Role of Splenectomy in Immune Thrombocytopenia Treatment

ITP experts discuss use of splenectomy for treatment of ITP in their practices.

James Bussel, MD: For this patient, who might be a young woman, Caroline outlined specifically why dexamethasone and rituximab may be good. We’ve been talking about the risks of vaccination, and I thought you’d bring up flu vaccines. The other thing we talked about was TPO [thrombopoietin] agents. Caroline, how do you feel about splenectomy? Does your center do it anymore?

Caroline Piatek, MD: I’m a millennial, so I don’t do splenectomies. Our institution [Keck School of Medicine] also doesn’t commonly do splenectomies. We have more options, and high response rates with the TPO agents, so you don’t have to go to splenectomy very often. It remains an effective treatment, however, because of the well-known risks and infection in thrombosis with splenectomy. It’s not used as often as it was some years ago.

Craig Kessler, MD: I use it very sparingly. In the last 5 years, I may have only had 2 patients who went to splenectomy. Typically, it’s patient resistance more than anything else, because there’s a role for splenectomy in individuals. You have to be very selective. The last time I did a splenectomy on an older individual, he had marginal zone lymphoma in the spleen, which was the actual cause of his ITP [immune thrombocytopenia]. So you have to be very careful. Looking at this patient in retrospect, they had a very small monoclonal spike that was intermittently present in the past—not when I saw him, but years before. Maybe that was a hint that there was another cause. You can use splenectomy sparingly and youthfully, but the resistance from the patient is what prevents us from using it more.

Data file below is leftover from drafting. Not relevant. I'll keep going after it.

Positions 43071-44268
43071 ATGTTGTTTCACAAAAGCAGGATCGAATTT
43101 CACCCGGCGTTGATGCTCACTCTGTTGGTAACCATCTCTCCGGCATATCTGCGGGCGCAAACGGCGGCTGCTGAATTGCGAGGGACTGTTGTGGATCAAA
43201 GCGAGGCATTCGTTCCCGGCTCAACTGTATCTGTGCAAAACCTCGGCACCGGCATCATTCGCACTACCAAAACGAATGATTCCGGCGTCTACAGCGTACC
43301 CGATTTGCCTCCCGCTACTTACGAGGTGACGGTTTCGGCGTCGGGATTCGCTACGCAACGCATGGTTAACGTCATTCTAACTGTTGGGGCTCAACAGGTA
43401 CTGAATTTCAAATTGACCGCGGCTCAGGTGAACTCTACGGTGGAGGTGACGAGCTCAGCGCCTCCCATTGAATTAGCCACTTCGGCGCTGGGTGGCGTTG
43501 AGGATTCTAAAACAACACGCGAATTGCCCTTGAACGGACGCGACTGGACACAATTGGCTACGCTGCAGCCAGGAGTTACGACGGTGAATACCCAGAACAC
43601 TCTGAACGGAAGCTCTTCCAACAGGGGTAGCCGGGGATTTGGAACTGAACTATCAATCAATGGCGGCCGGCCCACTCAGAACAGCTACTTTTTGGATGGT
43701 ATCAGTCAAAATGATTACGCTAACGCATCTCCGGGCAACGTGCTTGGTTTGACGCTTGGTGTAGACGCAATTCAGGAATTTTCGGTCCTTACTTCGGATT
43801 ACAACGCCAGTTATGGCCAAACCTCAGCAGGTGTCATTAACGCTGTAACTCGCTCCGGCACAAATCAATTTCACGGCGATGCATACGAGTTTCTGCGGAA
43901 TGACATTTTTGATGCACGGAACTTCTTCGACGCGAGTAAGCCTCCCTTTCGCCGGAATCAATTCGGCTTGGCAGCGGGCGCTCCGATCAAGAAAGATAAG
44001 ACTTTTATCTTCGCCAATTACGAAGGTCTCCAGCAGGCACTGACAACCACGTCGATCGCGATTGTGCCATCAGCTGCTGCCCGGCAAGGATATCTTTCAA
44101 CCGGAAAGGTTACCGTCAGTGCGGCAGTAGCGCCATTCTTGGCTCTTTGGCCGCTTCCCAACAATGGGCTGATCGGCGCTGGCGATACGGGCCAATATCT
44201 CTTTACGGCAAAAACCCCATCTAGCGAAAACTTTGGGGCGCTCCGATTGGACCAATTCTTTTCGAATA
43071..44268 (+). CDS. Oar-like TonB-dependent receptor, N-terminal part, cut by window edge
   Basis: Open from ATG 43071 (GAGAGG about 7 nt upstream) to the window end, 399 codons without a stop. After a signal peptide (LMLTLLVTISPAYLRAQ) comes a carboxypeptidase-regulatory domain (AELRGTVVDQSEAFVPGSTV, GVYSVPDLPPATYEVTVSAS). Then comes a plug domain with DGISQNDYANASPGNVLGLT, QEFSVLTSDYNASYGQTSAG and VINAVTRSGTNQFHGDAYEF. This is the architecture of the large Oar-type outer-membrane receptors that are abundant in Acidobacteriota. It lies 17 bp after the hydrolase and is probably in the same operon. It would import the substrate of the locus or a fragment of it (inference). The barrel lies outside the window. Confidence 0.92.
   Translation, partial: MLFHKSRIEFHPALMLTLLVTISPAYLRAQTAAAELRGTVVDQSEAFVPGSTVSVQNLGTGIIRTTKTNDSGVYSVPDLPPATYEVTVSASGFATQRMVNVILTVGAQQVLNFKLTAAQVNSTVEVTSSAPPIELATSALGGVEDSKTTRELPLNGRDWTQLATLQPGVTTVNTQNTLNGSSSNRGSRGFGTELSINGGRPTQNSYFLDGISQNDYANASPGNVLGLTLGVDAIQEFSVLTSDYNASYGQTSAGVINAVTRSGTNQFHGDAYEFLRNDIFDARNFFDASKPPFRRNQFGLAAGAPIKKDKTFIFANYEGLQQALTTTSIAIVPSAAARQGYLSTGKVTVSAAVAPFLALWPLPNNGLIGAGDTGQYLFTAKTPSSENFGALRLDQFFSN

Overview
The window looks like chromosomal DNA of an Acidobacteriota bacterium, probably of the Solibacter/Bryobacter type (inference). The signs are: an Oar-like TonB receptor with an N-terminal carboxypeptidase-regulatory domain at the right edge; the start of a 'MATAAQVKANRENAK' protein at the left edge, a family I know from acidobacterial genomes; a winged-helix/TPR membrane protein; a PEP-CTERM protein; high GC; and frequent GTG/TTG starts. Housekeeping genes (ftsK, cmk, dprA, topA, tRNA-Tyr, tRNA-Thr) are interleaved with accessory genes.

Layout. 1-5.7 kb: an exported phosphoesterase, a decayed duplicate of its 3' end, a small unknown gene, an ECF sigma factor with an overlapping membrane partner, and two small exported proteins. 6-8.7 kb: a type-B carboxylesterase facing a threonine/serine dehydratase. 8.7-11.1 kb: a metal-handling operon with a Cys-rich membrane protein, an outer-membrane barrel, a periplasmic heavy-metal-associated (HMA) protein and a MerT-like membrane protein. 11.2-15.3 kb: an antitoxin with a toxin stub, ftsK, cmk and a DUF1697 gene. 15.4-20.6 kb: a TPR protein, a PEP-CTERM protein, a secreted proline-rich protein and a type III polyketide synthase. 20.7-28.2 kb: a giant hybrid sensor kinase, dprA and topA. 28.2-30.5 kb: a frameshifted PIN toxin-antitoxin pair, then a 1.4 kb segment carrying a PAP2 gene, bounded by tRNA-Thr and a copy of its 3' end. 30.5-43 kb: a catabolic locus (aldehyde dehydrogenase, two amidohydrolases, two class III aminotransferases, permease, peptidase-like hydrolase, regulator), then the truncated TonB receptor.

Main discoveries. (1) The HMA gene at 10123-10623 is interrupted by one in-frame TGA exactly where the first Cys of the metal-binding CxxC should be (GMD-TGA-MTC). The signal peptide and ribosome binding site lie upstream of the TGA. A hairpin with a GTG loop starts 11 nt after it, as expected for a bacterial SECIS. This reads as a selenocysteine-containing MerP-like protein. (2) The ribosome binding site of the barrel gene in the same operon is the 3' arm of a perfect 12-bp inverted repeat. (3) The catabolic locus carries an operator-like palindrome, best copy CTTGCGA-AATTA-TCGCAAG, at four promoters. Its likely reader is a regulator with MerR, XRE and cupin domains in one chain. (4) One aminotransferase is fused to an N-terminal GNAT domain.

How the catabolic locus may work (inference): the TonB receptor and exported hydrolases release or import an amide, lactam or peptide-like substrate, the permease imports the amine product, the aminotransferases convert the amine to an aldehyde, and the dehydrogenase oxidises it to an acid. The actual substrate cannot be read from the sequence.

James Bussel, MD: One thing that’s embarrassing for us as a field is the way things used to be. If you had 100 patients with ITP and also presentation, how many would get better on their own within a year or more? I would have thought the answer was 5, 10, maybe nobody. It turns out to be at least 30%. One study we have from Austria for 3 years suggested 60%. Then there’s the conundrum of those patients not treated, which must have been milder or different from the ones we treat. You want to do the ones who need treatment. That’s a confounder. Back to the risk benefit, on any given day it always seems better to pick a TPO agent over a splenectomy. I’m not saying that’s right, but from the patient point of view, that’s a very strong force. The article from Shruti Chaturvedi, Donald Arnold, and Keith McCrae in Blood from 2018 explains how splenectomies are down but not out. It has a very nice discussion of why it should not be completely eliminated from the armamentarium.

Transcript Edited for Clarity

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